Originally published in Art South Africa V5.2
In Sleep Sleep Brett Murray tackles Goya’s themes of the sleep of reason and triumph of evil, ignorance, prejudice and superstition, transposing them into the context of the global resurgence of racism, chauvinism and terrorism orchestrated by Washington, its allies and adversaries. Sculpture, photography, painting, prints and plastic cut-out drawings deck the gallery out as a pseudo temple – or memorial – ironically dedicated to the gospel according to Saint George and the cult of militarism, materialism, fundamentalism, jingoism and conformity he sponsors.
Massive bludgeoning text-works, reminiscent of the Mosaic tablets of the law, serve as a catechism propagating the faith. Presented in gilded lettering and thus elevated into holy writ, ringing presidential injunctions like “Our religion must win!” act as battle cries, whipping up gung-ho triumphalist fervour. These mock scriptural citations conduct us to the high altar where brazen effigies of a gorilla, a donkey, and a pig, form a trinity of idols in the tradition of the golden calf.
Like the nightmarish bats, cats and owls that whirr forth in Goya’s The Sleep of Reason produces Monsters, these monsters issue from some dark substratum of consciousness and represent regressive psychic forces such as greed, covetousness, idiocy and rampant brute force.
Sleep becomes a metaphor for moral paralysis and the atrophy of conscience in the plastic cut out drawings arranged around the sculpture in triptychs. These portray a vast congregation of dozing worshippers, stupefied by propaganda, resolutely closing their eyes to the iniquities perpetrated by the imperium.
This templar concept dictates that the art-works form a progression, like the Stations of the Cross. The bronze effigies of zoomorphic gods bring the circuit to a dramatic climax, and ensure the whole adds up to far more than the sum of its parts. Inspired by toys, comics and cartoons, the sculptures have been simplified and abstracted into a few smooth, sheer, rounded volumes that achieve an iconic Brancusian economy rather than a flip Koonsian inconsequence.Frozen poses of a strictly frontal, balanced and symmetric type immobilise these false gods, and their strength and ferocity is undermined by the manner in which their comic book origins peep through, domesticating them and hinting at feet of clay. Their stance – with paws concealed behind their backs – points to shiftiness and deceit.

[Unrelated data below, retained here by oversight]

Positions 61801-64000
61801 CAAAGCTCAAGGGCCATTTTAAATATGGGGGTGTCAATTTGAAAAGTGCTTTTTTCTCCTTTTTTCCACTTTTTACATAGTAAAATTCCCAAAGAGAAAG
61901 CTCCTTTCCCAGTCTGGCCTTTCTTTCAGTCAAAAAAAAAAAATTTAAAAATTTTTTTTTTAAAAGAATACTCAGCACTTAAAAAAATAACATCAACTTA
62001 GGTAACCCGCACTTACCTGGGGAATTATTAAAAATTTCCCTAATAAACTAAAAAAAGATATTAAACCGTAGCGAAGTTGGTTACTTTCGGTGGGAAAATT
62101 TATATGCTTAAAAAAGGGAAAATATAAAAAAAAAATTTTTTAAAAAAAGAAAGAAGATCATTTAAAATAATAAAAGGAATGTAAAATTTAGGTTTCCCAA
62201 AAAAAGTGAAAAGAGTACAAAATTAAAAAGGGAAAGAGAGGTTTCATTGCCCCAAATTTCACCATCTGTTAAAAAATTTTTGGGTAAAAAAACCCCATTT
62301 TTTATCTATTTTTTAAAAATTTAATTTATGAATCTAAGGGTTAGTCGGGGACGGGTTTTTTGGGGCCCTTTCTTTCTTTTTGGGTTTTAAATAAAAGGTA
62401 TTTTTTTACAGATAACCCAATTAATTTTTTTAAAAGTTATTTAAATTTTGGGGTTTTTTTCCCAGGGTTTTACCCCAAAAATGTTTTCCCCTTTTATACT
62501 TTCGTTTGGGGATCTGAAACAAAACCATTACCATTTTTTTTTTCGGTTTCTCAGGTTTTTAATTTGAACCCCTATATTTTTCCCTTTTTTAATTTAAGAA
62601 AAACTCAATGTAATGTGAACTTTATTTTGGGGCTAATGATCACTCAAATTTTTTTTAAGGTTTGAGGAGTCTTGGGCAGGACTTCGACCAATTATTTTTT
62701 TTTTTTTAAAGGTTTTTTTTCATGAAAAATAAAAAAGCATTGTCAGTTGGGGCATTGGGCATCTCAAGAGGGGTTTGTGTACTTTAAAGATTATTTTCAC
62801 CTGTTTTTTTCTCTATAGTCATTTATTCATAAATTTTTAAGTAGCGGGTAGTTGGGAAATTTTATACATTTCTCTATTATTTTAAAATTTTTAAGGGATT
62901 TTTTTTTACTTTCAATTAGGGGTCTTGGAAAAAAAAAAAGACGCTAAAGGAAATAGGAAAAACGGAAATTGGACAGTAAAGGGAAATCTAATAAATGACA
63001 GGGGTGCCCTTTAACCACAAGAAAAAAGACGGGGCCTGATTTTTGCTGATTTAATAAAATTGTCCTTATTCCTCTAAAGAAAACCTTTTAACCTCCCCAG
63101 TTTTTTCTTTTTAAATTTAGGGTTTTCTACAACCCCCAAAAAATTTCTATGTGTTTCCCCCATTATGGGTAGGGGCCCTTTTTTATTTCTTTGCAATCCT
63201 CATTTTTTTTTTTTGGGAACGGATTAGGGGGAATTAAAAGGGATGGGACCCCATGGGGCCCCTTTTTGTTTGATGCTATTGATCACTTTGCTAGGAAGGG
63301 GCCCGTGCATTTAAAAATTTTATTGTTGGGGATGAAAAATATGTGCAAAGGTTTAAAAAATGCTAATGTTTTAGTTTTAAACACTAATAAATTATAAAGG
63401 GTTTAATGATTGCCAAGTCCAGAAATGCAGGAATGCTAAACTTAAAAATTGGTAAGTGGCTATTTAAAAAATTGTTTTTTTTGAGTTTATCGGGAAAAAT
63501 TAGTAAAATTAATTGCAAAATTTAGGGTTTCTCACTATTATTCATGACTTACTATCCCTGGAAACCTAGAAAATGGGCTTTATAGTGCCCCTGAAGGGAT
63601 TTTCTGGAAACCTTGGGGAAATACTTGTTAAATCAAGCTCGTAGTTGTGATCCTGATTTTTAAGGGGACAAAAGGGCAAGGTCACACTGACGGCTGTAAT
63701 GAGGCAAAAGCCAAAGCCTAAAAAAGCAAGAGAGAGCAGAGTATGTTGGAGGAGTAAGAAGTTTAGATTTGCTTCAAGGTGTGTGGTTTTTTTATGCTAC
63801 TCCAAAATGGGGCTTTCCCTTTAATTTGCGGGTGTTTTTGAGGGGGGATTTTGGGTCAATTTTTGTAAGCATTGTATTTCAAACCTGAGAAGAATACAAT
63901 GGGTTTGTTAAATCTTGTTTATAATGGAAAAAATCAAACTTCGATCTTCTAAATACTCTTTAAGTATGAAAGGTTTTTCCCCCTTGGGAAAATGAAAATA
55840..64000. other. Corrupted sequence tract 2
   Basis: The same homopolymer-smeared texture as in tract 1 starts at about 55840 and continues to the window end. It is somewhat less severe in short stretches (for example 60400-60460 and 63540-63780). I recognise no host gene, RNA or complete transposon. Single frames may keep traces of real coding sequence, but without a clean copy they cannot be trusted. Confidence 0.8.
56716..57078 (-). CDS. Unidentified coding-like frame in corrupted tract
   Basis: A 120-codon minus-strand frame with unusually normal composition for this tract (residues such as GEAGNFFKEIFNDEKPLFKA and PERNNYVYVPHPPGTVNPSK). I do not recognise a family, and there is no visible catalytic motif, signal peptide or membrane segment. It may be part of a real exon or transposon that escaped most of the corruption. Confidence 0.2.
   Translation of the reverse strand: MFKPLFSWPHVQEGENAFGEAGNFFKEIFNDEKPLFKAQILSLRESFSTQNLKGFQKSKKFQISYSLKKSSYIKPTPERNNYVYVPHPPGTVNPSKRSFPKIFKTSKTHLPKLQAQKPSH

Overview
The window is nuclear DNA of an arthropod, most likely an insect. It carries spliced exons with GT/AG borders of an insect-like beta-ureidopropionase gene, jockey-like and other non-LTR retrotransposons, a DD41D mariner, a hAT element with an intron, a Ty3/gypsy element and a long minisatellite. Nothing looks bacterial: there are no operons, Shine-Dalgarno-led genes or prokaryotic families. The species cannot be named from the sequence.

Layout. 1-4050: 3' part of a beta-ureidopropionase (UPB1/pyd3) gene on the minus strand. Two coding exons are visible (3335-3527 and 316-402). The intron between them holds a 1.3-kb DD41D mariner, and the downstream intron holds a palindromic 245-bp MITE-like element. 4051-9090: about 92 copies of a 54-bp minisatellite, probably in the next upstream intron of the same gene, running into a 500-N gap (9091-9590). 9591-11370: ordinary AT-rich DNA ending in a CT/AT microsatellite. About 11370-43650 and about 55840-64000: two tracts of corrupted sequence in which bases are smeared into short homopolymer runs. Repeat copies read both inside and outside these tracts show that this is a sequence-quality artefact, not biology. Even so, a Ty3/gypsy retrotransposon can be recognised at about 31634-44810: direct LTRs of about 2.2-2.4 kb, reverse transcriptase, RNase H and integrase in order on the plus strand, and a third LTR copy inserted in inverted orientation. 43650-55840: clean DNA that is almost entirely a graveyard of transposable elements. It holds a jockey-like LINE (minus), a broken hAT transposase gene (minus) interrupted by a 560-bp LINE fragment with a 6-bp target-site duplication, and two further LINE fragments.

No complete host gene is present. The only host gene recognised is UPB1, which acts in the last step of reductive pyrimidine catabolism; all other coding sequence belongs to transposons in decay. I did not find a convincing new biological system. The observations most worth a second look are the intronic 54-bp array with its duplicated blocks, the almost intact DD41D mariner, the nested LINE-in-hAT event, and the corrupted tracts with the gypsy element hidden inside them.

The bronzes are the most aesthetically satisfying component of Sleep Sleep. The style of the other exhibits reflects the hollow mendacity of the Yankee pledge to safeguard freedom and democracy, by wedding amplified scale to an aesthetic of gloss and expressive nullity. The panels portraying sleeping electorates impress through their monumental dimensions and gleaming, pristine surfaces, but the line drawing, like street signage, is deliberately featureless and void of emotive resonance. Murray appears to be parodying the hyperinflation and bombast that typifies presidential oratory. His execution is so big, broad and bold as to achieve numbing blandness.Paradoxically this very blankness serves as cogent satiric comment upon the empty and inhuman values of our jittery, paranoiac post-9/11 world which interprets reality in dangerously simplistic political and moral terms.
The wall-piece, Blood is the Opiate of Power, juxtaposes flat heraldic crowns with stylised drops of blood in order to explore imperialist aggression, propaganda and the insouciant sacrifice of human life. The sleek lustrous scarlet and gold crowns create a momentary illusion of wealth, power and legitimacy that soon reveals itself as outright imposture. The benign symbolism of the crowns is appropriated from a defunct royal political system, and these dynastic regalia are fraudulently applied to the nuclear force de frappe of America and other contemporary states. Gold and gemstones, simulated in patently cheap, ersatz materials, reek of spuriousness, and thus function as eloquent symbols of the hollow, duplicitous rhetoric emanating from the Capitol, the White House and many other seats of power.
Veiw theSleep Sleep works